• The health-related categorization of the DSL, while risk based and believed to identify true health-based priorities, is not synonymous with human health risk assessments conducted under CEPA 1999.

  • The substances in the high health priorities for action group have not yet been critically assessed in regards to any potential risks to human health. Rather, they have been prioritized for further action (i.e., assessment) on the basis of the risk-based considerations of exposure and hazard. Assessment enables additional quantification of risk from more fully characterized sources.

  • All of the substances in the high health priorities for action group were identified as representing a high health hazard on the basis of potential to induce cancer and/or adversely affect reproduction and development, two critical determinants of the health of Canadians of all ages.

The moderate health priorities for action group4 is composed of substances (n = ~630)5 included on the basis of exposure considerations -- that is, substances that are either GPE or IPE and persistent or bioaccumulative.

  • The substances in the moderate health priorities for action group have been identified only on the basis of their exposure potential for humans.

  • Following release of the results of categorization, complex tools will continue to be applied to substances in the moderate health priorities for action group. On this basis, it is highly likely that many will not be found to present a risk to human health at exposures typically experienced by the general population of Canada.

Substances included in the high and moderate health priorities for action groups have also been delineated according to whether:

  • they meet the health-related categorization criteria specified within Section 73 of CEPA 1999 -- that is, they are:
    • GPE; or

    • persistent and/or bioaccumulative and "inherently toxic" to humans (PBIThuman);
  • they are considered to represent other high priorities for assessment for human health, on the basis that they are:
    • high hazard substances but not persistent or bioaccumulative or presenting greatest potential for human exposure; or
    • either persistent or bioaccumulative, and also presenting an intermediate potential for human exposure (IPE).

About 40% of the substances on the draft maximal list of health priorities (n = ~760) are considered to no longer require further work for human health at this time.6 This group of substances includes:

  • those having been assessed and/or managed under CEPA (i.e., listed on the first or second Priority Substances List (PSL1 or PSL2) or CEPA Schedule 1 or 3). This was based on careful consideration of the specific substances assessed and/or managed from a health perspective;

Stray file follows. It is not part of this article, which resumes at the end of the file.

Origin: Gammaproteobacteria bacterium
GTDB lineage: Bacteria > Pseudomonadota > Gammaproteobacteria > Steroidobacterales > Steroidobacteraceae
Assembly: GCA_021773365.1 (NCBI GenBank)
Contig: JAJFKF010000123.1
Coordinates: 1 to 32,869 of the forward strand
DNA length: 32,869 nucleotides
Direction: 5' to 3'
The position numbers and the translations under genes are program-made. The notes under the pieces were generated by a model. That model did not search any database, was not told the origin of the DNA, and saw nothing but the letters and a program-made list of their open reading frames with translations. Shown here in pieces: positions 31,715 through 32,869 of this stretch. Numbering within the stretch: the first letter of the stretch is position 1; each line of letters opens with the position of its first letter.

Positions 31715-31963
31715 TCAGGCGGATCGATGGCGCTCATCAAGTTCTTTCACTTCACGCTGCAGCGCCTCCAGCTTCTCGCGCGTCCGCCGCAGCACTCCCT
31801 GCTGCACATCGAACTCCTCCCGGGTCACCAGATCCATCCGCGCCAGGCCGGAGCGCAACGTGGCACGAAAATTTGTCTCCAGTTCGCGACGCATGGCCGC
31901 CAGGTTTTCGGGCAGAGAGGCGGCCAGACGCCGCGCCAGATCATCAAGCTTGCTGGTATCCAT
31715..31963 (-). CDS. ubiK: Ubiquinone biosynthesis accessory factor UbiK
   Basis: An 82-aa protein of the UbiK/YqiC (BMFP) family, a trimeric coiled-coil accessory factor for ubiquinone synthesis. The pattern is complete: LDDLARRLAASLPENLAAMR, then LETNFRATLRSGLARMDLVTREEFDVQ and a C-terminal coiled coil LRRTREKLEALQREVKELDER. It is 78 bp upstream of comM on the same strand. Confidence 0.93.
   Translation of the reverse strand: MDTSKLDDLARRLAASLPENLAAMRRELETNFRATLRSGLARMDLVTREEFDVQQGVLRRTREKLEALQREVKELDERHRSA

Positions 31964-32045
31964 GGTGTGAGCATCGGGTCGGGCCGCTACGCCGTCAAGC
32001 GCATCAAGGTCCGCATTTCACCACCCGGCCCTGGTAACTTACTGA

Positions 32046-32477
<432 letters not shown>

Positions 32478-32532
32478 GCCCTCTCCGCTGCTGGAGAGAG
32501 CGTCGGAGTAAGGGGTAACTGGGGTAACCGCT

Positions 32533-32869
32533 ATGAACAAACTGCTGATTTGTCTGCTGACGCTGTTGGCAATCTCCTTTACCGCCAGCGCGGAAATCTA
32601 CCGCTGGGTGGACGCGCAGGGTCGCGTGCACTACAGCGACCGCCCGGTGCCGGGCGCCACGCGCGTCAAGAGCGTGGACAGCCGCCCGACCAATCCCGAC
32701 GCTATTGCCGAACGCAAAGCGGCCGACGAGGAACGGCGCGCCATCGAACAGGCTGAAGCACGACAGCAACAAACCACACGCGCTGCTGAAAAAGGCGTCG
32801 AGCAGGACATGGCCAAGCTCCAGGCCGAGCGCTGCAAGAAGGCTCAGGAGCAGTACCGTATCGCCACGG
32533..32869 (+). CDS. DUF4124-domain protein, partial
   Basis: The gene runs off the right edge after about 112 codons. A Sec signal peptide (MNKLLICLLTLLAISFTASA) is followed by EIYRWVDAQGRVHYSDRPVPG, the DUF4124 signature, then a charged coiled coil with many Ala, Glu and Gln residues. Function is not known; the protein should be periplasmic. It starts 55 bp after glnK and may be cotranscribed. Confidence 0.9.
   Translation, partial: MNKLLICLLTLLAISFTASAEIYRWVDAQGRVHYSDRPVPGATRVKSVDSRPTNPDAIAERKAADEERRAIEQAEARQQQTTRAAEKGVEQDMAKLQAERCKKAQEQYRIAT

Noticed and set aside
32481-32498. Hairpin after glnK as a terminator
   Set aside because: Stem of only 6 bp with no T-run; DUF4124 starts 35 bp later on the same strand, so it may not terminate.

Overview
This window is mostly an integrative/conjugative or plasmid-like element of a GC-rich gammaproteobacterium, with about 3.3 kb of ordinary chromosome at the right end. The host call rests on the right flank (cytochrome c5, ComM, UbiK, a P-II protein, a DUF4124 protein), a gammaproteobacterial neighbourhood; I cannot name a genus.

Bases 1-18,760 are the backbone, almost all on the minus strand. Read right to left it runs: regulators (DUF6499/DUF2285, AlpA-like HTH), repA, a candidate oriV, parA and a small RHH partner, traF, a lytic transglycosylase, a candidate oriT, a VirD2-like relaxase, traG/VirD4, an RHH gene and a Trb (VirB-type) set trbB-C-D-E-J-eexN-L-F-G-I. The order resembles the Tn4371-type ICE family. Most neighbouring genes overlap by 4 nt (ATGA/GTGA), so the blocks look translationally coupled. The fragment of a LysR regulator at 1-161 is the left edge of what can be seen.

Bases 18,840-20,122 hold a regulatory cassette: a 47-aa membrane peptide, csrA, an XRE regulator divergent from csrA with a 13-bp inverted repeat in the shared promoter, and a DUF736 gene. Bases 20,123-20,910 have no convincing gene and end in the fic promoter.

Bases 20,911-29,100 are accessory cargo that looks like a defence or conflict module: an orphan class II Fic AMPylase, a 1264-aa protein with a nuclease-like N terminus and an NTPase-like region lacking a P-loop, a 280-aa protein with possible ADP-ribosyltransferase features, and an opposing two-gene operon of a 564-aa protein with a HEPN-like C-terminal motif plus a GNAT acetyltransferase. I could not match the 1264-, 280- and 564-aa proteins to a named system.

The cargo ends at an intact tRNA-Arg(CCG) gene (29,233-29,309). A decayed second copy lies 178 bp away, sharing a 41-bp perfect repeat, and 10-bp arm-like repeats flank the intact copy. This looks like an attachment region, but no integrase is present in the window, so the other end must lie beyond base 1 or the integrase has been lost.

• low hazard compounds (determined by application of low hazard components of simple (SimHaz) and complex (ComHaz) hazard tools) and low concern polymers; and

  • "deprioritized" substances reflecting changes to their designation as PBITeco (persistent, bioaccumulative, and inherently toxic to non-human organisms) as well as changes in SimHaz criteria.

Substances in subsets of this third group will be tracked for any new information that might warrant subsequent action (e.g., assessment).

  • Many of the substances identified by the health-related categorization of the DSL as priorities for action may be managed through, for example, industry initiatives to reduce exposure. This will be additionally considered in subsequent stages.

  • This list also provides useful information on a number of substances considered to represent a low concern with respect to any potential adverse impact upon human health.

Following development of the maximal list, some additional substances7 were prioritized for consideration on the basis of updates to weight-of-evidence hazard determinations in the simple hazard tool (SimHaz) or as a result of changes to determinations of persistence and/or bioaccumulation. Next steps for these substances will be considered post-September 2006.

These groups of substances account fully for all of the substances on the draft maximal list of health priorities.

In addition to these lists of substances representing the health-related results of DSL categorization, in September 2006, the finalized integrated framework on the health-related components of DSL categorization will also be released. A summary table of comments received in response to the call for public comment on the integrated framework and the Health Canada response to these comments, as well as lists of questions and answers related to the health-related categorization of the DSL, will also be issued.

The health-related categorization of the DSL will not necessarily cease on September 14, 2006. It is envisaged that the DSL will be reviewed on an annual basis to determine if any additions to the list should be considered as priorities for further screening health assessment, based on the simple and complex exposure and hazard tools.

Next steps for the high and moderate health priorities for action groups